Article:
RED BLOOD CELLS
Red blood cells (see Figure 8.1), also known as erythrocytes, are packages that carry the oxygen-carrying protein pigment hemoglobin in the circulation. The red coloration is a result of the presence of hemoglobin. The red cells are biconcave and do not have a nucleus and other organelles. Hence, these cells cannot reproduce or perform complex meta-bolic activities as other typical cells. Under the mi-croscope, they look like doughnuts because the cen-tral portion of the disk is indented. This shape and small size enables them to squeeze single file through the smallest blood vessels. The biconcave shape also allows the cell to swell without rupturing, if the sur-rounding environment becomes hypotonic.
There are about 5.4 million cells per cubic mil-limeter in males and about 4.8 million cells per cubic millimeter in females. Each of these cells has about 280 million hemoglobin molecules. Visualize the vol-ume of blood that contains this number of red cells by identifying a millimeter on your tape measure.
The red blood cells are formed in the bone marrow, ac-cording to the needs of the body. The process of red cell formation is known as erythropoiesis. The kidneys monitor the blood and secrete a hormone called erythropoietin when the oxygen levels in the blooddecrease below normal. Erythropoietin stimulates the marrow cells that manufacture red cells. Other than erythropoietin, many other factorssuch as protein, iron, folic acid, and vitamin B12 are re-quired for forming red cells and their hemoglobin con-tent. Certain hormones, such as growth hormone, thy-roxine, estrogen, and androgen, are also required.
The site of blood cell formation varies from age to age. In the fetus, the cells are formed in the liver and spleen. In children, the cells are formed in the mar-row cavities of all bones. By age 20, the blood cells are manufactured in the upper end of the humerus and femur and in flat bones such as the sternum, pelvis, and vertebra. In emergencies, however, other areas may revert to forming red cells. The marrow that is actively producing blood cells is red. Inactive bone marrow is infiltrated with fat and appears yellow.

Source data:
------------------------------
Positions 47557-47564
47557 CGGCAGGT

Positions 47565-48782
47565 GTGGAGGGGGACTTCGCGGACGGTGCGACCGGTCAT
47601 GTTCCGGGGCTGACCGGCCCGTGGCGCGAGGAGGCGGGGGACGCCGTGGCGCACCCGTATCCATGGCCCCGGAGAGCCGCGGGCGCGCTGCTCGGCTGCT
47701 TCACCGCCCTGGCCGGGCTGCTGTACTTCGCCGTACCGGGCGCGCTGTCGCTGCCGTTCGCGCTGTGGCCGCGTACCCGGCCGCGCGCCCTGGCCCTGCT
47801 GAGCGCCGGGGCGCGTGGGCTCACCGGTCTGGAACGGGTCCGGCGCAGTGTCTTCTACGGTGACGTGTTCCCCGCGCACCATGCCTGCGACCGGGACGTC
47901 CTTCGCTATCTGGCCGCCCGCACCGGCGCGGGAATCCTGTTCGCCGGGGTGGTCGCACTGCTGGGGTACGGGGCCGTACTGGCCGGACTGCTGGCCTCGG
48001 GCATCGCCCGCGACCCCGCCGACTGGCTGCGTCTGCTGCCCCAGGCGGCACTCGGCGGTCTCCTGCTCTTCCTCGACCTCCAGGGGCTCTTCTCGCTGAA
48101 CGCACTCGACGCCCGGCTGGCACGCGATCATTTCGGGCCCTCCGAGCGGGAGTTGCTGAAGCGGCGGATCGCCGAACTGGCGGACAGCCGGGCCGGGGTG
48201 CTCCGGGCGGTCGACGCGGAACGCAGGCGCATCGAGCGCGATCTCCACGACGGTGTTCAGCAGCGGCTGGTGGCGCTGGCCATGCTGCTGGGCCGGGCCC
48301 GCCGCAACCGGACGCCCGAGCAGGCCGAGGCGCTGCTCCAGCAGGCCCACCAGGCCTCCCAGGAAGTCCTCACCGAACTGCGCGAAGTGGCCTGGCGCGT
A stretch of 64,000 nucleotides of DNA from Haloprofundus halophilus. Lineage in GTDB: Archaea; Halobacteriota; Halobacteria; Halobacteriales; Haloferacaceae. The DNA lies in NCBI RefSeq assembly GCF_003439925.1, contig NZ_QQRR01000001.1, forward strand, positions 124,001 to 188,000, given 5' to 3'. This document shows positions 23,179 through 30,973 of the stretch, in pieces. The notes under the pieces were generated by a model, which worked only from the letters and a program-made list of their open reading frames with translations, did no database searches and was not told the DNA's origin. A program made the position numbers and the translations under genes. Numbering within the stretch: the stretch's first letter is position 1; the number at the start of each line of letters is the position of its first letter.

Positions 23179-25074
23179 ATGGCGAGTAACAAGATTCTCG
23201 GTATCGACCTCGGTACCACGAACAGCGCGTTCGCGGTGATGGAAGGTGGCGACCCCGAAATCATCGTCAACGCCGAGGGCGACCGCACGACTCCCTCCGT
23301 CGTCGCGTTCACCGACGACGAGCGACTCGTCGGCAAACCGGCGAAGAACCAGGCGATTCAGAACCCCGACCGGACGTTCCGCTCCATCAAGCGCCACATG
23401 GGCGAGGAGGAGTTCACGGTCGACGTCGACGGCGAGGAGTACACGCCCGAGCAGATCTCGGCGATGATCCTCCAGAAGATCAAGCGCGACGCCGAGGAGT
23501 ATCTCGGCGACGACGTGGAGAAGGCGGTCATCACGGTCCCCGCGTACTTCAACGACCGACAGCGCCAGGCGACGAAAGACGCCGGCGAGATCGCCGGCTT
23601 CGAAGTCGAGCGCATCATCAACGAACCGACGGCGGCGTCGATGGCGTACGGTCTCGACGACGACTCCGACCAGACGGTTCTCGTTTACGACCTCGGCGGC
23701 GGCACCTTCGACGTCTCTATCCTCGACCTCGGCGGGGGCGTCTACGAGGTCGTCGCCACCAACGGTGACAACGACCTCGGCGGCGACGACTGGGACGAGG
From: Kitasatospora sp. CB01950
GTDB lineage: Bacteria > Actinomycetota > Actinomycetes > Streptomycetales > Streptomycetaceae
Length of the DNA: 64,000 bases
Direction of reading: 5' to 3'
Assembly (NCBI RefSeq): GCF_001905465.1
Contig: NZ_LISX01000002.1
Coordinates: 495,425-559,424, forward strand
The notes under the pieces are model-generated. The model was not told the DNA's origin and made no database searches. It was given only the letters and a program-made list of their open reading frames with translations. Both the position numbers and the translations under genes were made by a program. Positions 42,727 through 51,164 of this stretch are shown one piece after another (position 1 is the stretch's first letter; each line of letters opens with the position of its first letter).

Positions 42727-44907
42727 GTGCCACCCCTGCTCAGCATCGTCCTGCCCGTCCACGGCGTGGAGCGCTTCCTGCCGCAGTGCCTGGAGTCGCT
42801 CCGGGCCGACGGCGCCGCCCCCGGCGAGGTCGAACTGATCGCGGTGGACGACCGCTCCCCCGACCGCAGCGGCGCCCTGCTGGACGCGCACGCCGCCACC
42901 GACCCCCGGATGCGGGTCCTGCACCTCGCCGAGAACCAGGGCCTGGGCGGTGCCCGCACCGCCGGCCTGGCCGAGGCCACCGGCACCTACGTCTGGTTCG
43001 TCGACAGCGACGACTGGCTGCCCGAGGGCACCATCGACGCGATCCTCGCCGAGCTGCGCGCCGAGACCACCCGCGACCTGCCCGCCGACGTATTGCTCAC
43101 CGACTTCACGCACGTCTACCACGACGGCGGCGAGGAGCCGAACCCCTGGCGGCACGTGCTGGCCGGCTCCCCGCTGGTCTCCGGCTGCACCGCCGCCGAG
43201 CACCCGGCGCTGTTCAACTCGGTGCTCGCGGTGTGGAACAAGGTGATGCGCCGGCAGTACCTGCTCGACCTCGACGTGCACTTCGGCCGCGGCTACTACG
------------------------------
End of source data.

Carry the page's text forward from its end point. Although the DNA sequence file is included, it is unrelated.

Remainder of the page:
Hemoglobin (see Figure 8.2) is the most important component of red blood cells, and it has a great affinity for oxygen. Each hemoglobin molecule is a protein pig-ment that has a heme portion and a globin portion. The heme portion contains four iron ions in ferrous form to which oxygen becomes attached. The globin portion consists of four peptide chains (2 alpha and 2 beta polypeptide chains), the structure of which deter-mines the property of hemoglobin (also see box He-moglobin Abnormalities) Hemoglobin helps trans-port oxygen as well as carbon dioxide. In addition, it is a buffer, preventing rapid changes in the blood pH.
A more recent discovery is the role hemoglobin plays in blood pressure regulation. Hemoglobin at-taches to nitric oxide gas (produced by tissue) and transports it to and from tissue. Nitric oxide pro-duces vasodilation. Another form of nitric oxide— super nitric oxide—causes vasoconstriction. Hemo-globin thus affects blood pressure by transporting ni-tric oxide and super nitric oxide.